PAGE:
March 14, 2021

The Tiger (2021)

Preacher:
Passage: John 3:1-8, 16-17, John 6:35,41-58,

Frederick Buechner tells an old near-eastern fable about of a motherless tiger cub who was found by a herd of goats and adopted by them. He grew up thinking he was a goat, learning their ways and copying their mannerisms.

One day a king Tiger came upon the herd and all the goats scattered in fear except for this young tiger who was afraid but somehow curious about the King tiger.

The King tiger asked the young tiger, “what do you mean by this unseemly masquerade,” but the young tiger just bleated nervously and kept on eating grass.

The King tiger explained to the young tiger that he was not a goat but a tiger but it didn’t register with the young tiger.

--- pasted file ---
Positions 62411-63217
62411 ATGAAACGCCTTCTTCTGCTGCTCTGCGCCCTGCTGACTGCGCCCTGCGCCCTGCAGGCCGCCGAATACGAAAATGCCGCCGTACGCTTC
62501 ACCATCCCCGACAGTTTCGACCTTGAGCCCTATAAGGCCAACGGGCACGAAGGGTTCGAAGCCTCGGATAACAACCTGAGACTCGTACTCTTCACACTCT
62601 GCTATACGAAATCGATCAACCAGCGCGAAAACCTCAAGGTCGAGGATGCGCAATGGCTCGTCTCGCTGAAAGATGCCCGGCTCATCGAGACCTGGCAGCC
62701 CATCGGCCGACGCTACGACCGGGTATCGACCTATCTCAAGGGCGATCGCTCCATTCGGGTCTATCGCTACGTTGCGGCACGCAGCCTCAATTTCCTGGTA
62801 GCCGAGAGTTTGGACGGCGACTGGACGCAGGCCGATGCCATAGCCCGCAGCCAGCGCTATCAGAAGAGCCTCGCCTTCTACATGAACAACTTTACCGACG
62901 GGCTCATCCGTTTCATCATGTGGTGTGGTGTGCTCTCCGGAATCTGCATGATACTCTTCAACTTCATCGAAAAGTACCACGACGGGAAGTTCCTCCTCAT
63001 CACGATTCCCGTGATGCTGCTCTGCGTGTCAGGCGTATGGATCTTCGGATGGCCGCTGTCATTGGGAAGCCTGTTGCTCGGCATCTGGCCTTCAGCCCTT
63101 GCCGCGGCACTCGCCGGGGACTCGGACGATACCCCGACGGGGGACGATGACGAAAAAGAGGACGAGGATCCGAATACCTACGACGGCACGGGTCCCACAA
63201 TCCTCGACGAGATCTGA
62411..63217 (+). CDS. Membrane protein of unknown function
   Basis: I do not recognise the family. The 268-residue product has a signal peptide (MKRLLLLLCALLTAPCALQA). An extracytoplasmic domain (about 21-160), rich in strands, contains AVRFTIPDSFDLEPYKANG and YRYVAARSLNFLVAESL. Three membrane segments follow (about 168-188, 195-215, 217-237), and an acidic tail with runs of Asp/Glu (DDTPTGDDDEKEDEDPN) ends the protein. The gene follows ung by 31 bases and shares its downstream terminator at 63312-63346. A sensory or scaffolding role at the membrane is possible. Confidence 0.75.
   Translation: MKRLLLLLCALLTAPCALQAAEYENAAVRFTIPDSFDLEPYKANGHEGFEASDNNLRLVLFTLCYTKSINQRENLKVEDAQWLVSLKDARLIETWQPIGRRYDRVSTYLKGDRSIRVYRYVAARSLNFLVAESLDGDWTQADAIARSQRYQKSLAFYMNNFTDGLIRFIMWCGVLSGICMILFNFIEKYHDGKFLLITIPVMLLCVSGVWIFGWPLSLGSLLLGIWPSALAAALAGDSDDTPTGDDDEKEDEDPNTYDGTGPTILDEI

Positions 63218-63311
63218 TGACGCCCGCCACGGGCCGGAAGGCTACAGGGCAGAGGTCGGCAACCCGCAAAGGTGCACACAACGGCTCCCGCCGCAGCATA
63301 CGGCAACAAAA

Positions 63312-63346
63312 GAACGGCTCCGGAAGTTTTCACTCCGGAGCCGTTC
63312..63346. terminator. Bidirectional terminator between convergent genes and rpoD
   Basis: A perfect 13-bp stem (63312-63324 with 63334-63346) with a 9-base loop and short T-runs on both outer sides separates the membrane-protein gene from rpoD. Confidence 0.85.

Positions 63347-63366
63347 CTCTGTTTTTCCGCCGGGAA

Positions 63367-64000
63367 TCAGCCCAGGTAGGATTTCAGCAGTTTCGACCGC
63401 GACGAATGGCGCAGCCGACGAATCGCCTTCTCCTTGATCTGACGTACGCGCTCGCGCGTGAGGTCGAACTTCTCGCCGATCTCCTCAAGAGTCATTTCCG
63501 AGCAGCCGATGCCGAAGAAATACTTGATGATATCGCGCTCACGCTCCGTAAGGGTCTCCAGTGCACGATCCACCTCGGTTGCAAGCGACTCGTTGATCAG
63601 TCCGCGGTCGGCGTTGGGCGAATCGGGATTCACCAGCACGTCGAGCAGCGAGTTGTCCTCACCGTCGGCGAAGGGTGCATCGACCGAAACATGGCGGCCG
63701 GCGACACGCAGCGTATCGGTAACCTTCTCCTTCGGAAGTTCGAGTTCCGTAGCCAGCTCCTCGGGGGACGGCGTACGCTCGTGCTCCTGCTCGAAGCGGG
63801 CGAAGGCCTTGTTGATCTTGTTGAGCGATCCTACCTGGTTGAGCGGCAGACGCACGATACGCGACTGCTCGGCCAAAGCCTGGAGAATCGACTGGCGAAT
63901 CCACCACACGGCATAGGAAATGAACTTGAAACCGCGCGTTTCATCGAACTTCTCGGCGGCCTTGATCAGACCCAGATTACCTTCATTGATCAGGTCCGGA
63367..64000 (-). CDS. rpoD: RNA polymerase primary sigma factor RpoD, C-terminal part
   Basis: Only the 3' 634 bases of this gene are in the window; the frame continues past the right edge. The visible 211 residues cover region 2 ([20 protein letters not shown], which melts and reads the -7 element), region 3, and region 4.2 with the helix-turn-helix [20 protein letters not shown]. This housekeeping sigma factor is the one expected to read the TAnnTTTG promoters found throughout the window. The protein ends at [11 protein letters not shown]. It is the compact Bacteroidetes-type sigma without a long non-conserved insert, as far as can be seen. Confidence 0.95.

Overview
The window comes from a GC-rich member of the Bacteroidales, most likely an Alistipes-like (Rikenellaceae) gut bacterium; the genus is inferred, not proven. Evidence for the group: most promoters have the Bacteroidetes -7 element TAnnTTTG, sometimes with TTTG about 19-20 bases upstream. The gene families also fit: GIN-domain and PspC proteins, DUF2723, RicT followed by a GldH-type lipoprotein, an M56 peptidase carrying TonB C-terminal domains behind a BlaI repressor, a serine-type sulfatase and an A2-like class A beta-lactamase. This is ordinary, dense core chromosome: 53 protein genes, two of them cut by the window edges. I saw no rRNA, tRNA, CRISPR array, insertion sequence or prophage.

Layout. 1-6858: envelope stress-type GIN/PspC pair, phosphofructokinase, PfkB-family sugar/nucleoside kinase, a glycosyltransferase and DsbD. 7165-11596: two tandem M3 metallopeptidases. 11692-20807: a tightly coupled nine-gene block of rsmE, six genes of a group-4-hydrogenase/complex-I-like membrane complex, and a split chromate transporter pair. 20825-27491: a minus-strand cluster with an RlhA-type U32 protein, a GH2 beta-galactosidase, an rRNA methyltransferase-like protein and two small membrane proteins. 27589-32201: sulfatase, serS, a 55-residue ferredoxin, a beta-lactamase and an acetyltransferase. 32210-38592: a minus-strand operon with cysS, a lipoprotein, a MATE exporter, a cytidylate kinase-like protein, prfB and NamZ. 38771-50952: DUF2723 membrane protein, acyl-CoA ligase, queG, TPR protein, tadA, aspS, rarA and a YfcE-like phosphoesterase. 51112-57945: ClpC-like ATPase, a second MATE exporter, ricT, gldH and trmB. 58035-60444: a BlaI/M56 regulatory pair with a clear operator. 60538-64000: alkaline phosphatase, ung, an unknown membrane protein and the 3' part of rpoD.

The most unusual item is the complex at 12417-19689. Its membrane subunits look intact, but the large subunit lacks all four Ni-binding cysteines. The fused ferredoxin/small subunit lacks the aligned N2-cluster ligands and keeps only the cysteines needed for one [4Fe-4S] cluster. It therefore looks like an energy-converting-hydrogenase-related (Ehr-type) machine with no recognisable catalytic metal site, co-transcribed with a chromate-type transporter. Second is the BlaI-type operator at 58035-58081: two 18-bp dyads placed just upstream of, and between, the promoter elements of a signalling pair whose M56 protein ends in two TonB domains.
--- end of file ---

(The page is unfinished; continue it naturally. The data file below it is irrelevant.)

The King tiger took the young tiger to a pool of water where he could look and see his reflection and compare it to that of the King Tiger.

The young tiger looked and could see he was quite similar to the King Tiger, but he was still unsure.

Then the King tiger killed one of the goats and brought the young tiger some meat to eat.

It tasted strange to the young tiger, but then he started to feel warm inside and he tore into the meat and gorged himself and then he lifted up his head and gave a mighty roar.

After all, he was a tiger.

 

There seems to be a universal truth shared by nearly all religions and it is this: We humans do not live the way we were created to live.

We were created to live in love and harmony. We were created to have relationships with God and with each other. Caring, sustaining and communicating relationships.

We were created to live in Paradise.

 

But something has gone terribly wrong and there is lots of hate and violence and war and greed and hunger and selfishness. There are lots of broken relationships and people who do not know the creator, let alone follow the ways of the creator.

 

Deep down we know we are created for something better. Deep down we know we are made in the image of the creator...   But something is wrong.